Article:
Epic Theatre

Epic theatre was a theatrical movement arising in the early to mid-20th century from the theories and practice of a number of theatre practitioners, including Erwin Piscator, Vladimir Mayakovsky, Vsevolod Meyerhold and, most famously, Bertolt Brecht. Although many of the concepts and practices involved in Brechtian epic theatre had been around for years, even centuries, Brecht unified them, developed the style, and popularized it. Epic theatre incorporates a mode of acting that utilises what he calls gestus. The epic form describes both a type of written drama and a methodological approach to the production of plays: “Its qualities of clear description and reporting and its use of choruses and projections as a means of commentary earned it the name ‘epic’.” Brecht later preferred the term “dialectical theatre” which he discussed in his work “A Short Organum for the Theatre”.

One of the goals of epic theatre is for the audience to always be aware that it is watching a play: “It is most important that one of the main features of the ordinary theatre should be excluded from [epic theatre]: the engendering of illusion.”

Epic theatre was a reaction against popular forms of theatre, particularly the naturalistic approach pioneered by Constantin Stanislavski. Like Stanislavski, Brecht disliked the shallow spectacle, manipulative plots, and heightened emotion of melodrama; but where Stanislavski attempted to engender real human behavior in acting through the techniques of Stanislavski’s system and to absorb the audience completely in the fictional world of the play, Brecht saw Stanislavski’s methodology as producing escapism. Brecht’s own social and political focus departed also from surrealism and the Theatre of Cruelty, as developed in the writings and dramaturgy of Antonin Artaud, who sought to affect audiences viscerally, psychologically, physically, and irrationally.

Australian Catholic University Brief lecture on Bertolt Brecht and epic theatre.

Baruch College Essay examining Bertolt Brecht and alienation effects in Chinese acting.

Epic Poetry Site exploring the origins of the term “epic” and its literary use in the ancient world.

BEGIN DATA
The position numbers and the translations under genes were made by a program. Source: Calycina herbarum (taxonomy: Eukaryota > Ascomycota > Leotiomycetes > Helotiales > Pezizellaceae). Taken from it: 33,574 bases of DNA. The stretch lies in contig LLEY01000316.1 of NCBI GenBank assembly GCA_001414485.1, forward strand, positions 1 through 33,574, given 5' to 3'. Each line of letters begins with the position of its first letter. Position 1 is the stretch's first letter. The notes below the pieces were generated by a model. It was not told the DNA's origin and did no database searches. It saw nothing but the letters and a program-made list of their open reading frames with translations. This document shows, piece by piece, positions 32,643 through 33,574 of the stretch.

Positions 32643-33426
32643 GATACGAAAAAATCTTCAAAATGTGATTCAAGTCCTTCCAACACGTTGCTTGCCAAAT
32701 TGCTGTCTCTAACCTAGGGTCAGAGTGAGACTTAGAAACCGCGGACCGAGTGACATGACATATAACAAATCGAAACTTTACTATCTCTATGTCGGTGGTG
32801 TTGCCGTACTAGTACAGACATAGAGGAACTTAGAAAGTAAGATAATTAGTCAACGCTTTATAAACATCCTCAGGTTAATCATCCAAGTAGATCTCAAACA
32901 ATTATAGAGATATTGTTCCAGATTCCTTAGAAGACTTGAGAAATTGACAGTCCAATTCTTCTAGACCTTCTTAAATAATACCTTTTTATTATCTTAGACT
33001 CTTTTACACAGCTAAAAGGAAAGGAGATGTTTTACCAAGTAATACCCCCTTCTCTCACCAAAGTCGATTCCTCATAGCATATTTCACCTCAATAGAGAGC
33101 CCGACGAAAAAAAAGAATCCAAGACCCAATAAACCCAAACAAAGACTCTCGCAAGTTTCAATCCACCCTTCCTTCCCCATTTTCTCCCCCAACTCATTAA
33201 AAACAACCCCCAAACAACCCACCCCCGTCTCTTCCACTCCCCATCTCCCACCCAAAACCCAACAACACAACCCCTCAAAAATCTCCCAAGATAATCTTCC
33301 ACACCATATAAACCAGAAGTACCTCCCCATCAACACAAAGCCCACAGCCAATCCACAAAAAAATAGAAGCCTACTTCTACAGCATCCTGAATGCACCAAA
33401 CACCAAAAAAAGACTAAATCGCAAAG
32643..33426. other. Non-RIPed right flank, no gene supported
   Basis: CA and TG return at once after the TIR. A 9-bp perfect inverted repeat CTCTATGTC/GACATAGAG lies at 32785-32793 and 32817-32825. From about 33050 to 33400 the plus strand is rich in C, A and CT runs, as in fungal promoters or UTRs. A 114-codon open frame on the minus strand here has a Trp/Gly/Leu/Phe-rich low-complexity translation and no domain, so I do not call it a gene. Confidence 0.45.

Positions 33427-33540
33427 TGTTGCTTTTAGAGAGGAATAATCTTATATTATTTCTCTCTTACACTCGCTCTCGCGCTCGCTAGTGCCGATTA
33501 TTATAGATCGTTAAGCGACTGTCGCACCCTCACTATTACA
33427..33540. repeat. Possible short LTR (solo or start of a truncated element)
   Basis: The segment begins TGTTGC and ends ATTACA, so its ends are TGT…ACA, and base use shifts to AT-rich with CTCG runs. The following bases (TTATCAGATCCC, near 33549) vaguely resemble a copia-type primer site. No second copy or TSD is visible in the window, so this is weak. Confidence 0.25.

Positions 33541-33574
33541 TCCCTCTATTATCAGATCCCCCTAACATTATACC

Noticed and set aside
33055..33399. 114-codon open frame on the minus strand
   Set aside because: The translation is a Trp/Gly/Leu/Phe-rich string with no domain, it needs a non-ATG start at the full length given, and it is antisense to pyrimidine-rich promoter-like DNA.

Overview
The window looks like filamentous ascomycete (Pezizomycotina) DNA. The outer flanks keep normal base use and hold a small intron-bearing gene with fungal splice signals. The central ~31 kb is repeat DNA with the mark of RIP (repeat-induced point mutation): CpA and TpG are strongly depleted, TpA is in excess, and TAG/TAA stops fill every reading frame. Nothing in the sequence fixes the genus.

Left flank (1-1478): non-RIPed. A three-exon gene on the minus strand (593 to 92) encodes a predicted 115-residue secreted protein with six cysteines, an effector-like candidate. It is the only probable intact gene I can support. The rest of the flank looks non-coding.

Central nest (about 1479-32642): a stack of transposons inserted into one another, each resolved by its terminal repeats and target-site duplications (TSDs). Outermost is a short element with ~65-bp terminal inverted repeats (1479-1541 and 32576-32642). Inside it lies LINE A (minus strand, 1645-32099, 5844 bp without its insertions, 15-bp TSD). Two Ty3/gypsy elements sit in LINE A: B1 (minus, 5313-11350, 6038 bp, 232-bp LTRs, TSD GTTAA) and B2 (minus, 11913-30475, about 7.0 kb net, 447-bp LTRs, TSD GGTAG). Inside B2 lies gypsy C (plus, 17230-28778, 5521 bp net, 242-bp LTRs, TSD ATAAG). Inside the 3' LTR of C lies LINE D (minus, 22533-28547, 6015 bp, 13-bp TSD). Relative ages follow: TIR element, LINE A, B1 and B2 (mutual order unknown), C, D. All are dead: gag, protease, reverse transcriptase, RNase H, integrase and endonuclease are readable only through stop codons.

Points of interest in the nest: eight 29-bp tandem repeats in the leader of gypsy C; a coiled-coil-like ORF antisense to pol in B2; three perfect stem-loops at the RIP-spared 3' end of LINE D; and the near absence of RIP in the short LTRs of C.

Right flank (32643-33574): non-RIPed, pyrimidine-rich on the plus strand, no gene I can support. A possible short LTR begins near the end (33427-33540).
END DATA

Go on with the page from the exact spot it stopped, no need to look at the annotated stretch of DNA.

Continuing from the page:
HSC Online Useful explanation of Brecht’s epic theatre techniques.

Learn.co.uk Brief explanation of epic theatre with activities.

Massachusetts Institute of Technology Lecture outlining the similarities and differences between Aristotlean theatre and epic theatre.

Montana State University Brief Bertolt Brecht biography and short descriptions of the features of epic theatre.

Oregon State University Bertolt Brecht and epic theatre.

Stanford University Investigation into epic theatre.

Studying Bertolt Brecht Comprehensive analysis of various aspects of Bertolt Brecht’s epic theatre.

Talk Talk Brief overview of epic theatre.

University of Durham Table examining the similarities and differences between the ‘dramatic theatre’ and epic theatre, plus quotations and explanations from Bertolt Brecht’s story “A Short Organum for the Theatre”.

University of Missouri Table examining the similarities and differences between the ‘dramatic theatre’ and epic theatre; ‘dramatic opera’ and ‘epic opera’.

University of Southern Queensland Basic concepts of epic theatre.

VTheatre.net Excerpts of notes and resources on various aspects of epic theatre.

What is Epic Theatre? Brief explanation of Bertolt Brecht’s theatre.

Wikipedia Useful explanation of the major aims and techniques of Bertolt Brecht’s theories behind his epic theatre.

Wikipedia Outline of Bertolt Brecht’s ‘V-effect’ (verfremdungseffekt), sometimes known as ‘alienation effect’.

Wikipedia Entry on the concept of ‘the fourth wall’ in the theatre, something Bertolt Brecht’s epic theatre often ‘broke through’.

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